In this version, she’s not in character as pre-teen “Dorothy Gale” or as anyone else but herself. She’s a grown woman, on stage for a 1943 “Command Performance” radio program which was part of a series emceed by Bob Hope and produced to help boost morale of the troops overseas. I tracked down a tape of this whole radio program several years ago to entertain my Mom when she was sick. It’s pretty funny. There’s Bob Hope’s jokes, plus a gag where Lana Turner comes out and cooks a sizzling steak in a skillet that she holds up to the microphone, plus another funny song by Betty Hutton.
But the most moving part of the show is Judy Garland’s performance of this song, which takes on a whole new dimension that it didn’t have in the 1939 movie, all because of the war going on in real life. She looks almost too shy to be onstage as she jokes around with Hope before the song. After she sings, she bows modestly and then glides quickly offstage after patting Hope on the arm. You can see the vulnerabilty of the woman who eventually was pumped full of dope to keep her working through episodes of depression, suicide attempts and broken marriages, then ultimately eaten up and spit out by the Hollywood star/money machine. The irony of that as-yet-to-unfold personal history set against the backdrop of this particular song adds even more poignancy to her performance.
Have a good Sunday.
It is February 1941. Edward B. Holton, age 21, gets two calls that change his life forever.
The first comes from Uncle Sam, telling him he has been drafted into the Army. The second comes a few days later from Lucille Smith, a pretty, 19-year-old college co-ed, who phones to wish him luck in the service and suggest that they stay in touch. Eddie writes his first letter to Lucille from Camp Robinson, Arkansas, February 15, after chancing upon her picture in the Feb. 9, 1941 Rotogravure section of The Kansas City Star newspaper. (the “rotogravure” printing process enabled newspapers in that day to print photo-laden feature sections for publication on Sundays). She was pictured (second from left) among four candidates nominated for the “beauty queen” section of the University of Missouri yearbook.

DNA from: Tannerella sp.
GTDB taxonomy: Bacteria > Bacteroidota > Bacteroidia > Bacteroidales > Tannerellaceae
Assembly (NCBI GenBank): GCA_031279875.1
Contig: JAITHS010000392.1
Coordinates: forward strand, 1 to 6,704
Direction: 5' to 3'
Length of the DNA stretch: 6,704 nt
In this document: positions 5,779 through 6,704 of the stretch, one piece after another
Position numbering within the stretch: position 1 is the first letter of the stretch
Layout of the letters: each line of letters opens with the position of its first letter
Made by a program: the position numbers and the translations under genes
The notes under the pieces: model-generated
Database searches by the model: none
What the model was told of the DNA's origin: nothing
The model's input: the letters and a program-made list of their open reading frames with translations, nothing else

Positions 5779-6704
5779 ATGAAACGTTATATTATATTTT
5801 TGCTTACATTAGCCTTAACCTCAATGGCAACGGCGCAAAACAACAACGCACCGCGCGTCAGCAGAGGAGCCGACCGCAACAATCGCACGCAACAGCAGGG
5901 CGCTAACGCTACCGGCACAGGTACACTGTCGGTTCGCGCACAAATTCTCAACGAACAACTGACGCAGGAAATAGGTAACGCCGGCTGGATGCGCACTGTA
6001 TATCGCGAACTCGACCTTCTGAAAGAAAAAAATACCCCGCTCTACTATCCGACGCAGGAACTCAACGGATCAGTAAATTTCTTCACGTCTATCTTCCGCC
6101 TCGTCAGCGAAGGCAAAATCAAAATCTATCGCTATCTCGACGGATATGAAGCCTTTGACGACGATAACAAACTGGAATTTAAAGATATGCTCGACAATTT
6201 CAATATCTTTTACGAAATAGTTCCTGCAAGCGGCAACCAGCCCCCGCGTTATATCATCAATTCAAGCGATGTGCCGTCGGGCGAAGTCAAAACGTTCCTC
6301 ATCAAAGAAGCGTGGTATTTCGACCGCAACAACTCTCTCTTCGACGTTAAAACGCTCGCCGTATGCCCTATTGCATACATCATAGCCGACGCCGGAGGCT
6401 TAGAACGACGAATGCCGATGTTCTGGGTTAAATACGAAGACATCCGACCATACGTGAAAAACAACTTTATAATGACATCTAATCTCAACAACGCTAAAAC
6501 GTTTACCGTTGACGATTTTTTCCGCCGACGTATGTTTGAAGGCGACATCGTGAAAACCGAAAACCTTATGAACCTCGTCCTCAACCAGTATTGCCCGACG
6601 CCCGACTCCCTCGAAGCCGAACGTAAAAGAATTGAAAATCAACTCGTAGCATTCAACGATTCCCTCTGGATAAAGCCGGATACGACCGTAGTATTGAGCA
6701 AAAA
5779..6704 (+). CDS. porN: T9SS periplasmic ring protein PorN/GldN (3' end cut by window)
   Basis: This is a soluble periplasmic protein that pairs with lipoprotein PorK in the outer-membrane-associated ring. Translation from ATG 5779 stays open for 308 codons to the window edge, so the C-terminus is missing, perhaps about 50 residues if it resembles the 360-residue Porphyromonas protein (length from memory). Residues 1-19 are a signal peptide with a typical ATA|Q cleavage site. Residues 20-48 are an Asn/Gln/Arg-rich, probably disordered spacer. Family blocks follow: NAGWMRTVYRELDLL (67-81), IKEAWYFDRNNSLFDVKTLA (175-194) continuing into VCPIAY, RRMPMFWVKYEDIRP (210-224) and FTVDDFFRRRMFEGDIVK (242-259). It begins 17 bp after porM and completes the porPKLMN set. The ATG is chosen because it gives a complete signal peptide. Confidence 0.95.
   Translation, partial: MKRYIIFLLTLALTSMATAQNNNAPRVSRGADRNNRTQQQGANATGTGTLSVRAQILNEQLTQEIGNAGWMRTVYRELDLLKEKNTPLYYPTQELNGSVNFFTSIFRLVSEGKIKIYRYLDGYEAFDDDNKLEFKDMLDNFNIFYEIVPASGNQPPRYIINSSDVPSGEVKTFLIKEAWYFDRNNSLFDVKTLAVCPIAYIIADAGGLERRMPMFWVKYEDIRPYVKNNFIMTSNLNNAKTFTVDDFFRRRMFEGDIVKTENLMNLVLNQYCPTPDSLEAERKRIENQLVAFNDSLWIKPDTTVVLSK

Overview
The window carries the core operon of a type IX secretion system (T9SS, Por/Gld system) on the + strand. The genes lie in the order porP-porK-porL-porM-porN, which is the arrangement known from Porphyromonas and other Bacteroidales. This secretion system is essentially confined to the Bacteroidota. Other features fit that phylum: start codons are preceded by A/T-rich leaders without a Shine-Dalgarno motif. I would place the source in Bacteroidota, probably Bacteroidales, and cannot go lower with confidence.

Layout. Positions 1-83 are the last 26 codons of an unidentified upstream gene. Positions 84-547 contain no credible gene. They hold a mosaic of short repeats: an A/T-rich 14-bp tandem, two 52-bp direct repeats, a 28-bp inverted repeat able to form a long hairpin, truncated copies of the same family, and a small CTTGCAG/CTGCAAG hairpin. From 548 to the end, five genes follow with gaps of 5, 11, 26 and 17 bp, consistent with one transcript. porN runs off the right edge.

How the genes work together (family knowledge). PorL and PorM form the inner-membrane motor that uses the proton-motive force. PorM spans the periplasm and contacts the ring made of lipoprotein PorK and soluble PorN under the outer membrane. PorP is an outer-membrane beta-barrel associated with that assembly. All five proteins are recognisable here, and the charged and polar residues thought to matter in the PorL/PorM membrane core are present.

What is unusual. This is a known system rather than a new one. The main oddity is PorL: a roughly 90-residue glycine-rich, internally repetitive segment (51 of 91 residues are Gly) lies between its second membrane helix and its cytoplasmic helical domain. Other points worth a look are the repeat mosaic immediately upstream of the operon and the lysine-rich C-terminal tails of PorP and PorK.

I can almost picture my Dad as a buck private, sitting on his bunk bed in a noisy barracks, composing this note on a Saturday evening using some old board for a writing desk as his fellow grunts craned their necks to see what he was up to. It’s not clear to me if he ever would have gotten around to writing this letter from boot camp had he not been prompted by seeing the picture of Lucille, or if he had not visited the “canteen” for a beer or two that afternoon. All I know is that it is the first letter that resulted in hundreds more letters going back and fourth during World War II, a correspondence that led to them falling and love and getting married on Feb. 16, 1946 — five years and one day after this letter was written.
Here is that first letter in its entirety. More background from my Mom’s perspective follows:
FROM: Pvt. Edward B. Holton, A.T. Battery, 1st Battalion, 127 Field Artillery, Camp Robinson, Little Rock, Arkansas
TO: Miss Lucille Smith, Women’s Residence Hall, University of Missouri, Columbia, Missouri
Camp Robinson, Feb. 15, 1941
Here I am reporting from Camp Robinson. I am a veteran here by this time since I have been here for four days. We left Ft. Leavenworth at 3:00 p.m. last Tuesday and arrived here 3:00 p.m. Wednesday. They had a special troop train for us which consisted of about 350 men. We ate three times during the trip and had a Pullman to sleep in. That was not so bad for a beginner was it? The meals have been fine and the tents are not so bad except we just about froze Thursday night. It got very cold and we can not run the stove after we turn in for the evening. I guess they are afraid that we would become asphyxiated (maybe that is not the correct spelling but you get the general idea). When I asked the fellows here to spell that one they looked at me as if I had been down to the Canteen a bit too long and had too much taken. Incidentally, I just have been to that very place doing my Saturday afternoon shopping. You very probably get what I mean, or do you?